Wisconsin Legislature’s High School Civics Requirement

Alan Borsuk:

The content of the 100-question quiz I found on the website of the U.S. Citizenship and Immigration Service is not like a college admission test. Some of the questions were easy.

(Who was the first president? What ocean is on the west coast of the United States?)

Others were not so easy.

(Name the chief justice. What did Susan B. Anthony do? What are the first three words of the Constitution? (“We the people…”) Quite a few involved provisions in the Constitution.

But, hey, you’d only need to get 60 out of 100 correct. And Edming said students could take the test as many times as they needed to.

Is the test so easy as to be no real problem? Or is the lack of civics knowledge so compelling that it calls for a graduation requirement? Advocates seem to argue both.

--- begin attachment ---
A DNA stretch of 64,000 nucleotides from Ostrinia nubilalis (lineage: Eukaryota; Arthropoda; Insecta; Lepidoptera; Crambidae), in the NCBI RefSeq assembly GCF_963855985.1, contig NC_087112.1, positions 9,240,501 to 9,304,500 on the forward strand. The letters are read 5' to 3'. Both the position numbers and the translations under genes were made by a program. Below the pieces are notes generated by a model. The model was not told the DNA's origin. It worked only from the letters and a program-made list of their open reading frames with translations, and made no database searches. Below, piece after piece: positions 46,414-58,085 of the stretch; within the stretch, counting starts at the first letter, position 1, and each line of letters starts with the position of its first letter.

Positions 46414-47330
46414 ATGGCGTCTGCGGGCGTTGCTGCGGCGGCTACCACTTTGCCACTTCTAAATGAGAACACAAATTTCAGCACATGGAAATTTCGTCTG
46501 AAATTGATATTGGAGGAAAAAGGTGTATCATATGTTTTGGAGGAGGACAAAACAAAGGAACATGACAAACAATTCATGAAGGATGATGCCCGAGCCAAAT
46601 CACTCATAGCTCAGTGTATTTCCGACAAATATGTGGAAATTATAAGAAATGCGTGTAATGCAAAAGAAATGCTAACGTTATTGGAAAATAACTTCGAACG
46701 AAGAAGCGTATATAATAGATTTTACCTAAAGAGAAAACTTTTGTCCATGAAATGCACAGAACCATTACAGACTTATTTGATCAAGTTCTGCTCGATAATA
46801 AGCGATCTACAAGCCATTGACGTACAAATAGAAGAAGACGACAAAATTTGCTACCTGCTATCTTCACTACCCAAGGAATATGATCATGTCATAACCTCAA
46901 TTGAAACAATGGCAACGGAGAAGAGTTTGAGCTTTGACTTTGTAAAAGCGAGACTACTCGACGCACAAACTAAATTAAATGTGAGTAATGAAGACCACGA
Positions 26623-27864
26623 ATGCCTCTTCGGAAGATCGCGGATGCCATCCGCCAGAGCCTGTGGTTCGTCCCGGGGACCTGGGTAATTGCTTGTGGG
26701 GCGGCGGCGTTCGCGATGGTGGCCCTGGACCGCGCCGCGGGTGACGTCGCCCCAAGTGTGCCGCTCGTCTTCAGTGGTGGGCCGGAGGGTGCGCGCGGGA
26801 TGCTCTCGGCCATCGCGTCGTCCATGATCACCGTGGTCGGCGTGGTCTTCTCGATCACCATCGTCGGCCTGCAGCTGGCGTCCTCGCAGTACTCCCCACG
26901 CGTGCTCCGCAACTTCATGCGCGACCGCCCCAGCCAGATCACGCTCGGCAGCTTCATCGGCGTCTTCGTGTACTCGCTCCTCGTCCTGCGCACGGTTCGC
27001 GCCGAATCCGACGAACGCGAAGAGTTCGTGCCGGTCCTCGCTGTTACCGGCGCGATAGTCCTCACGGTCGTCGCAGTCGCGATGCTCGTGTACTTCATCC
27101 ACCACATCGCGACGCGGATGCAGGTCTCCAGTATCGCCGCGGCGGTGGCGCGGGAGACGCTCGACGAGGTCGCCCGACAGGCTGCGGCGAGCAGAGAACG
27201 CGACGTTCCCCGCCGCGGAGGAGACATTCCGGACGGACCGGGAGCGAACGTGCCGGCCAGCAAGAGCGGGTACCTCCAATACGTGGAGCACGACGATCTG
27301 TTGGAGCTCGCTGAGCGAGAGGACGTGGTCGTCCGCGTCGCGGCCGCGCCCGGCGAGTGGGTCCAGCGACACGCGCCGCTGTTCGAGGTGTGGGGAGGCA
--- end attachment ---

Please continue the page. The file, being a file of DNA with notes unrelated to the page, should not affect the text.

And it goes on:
There is ample evidence of ignorance of civics. The National Assessment of Educational Progress released fresh results a few days ago from testing of samples of eighth-graders nationwide, concluding that only 23% were proficient or better in civics and 18% proficient or better in American history.

Wisconsin now has a set of requirements for graduation from public high schools, mostly relating to what courses are taken and total credits. But there is no requirement that students pass any test to graduate. There was a big controversy over a broader high school graduation test 15 years ago, but the idea died.

As far as private schools, this would be the first time there would be a state-imposed graduation requirement.

As much as any of us would like students to know about American government, would you want to stop someone from going to college or getting a job because they didn’t have a diploma due to a shaky grasp on the Constitution?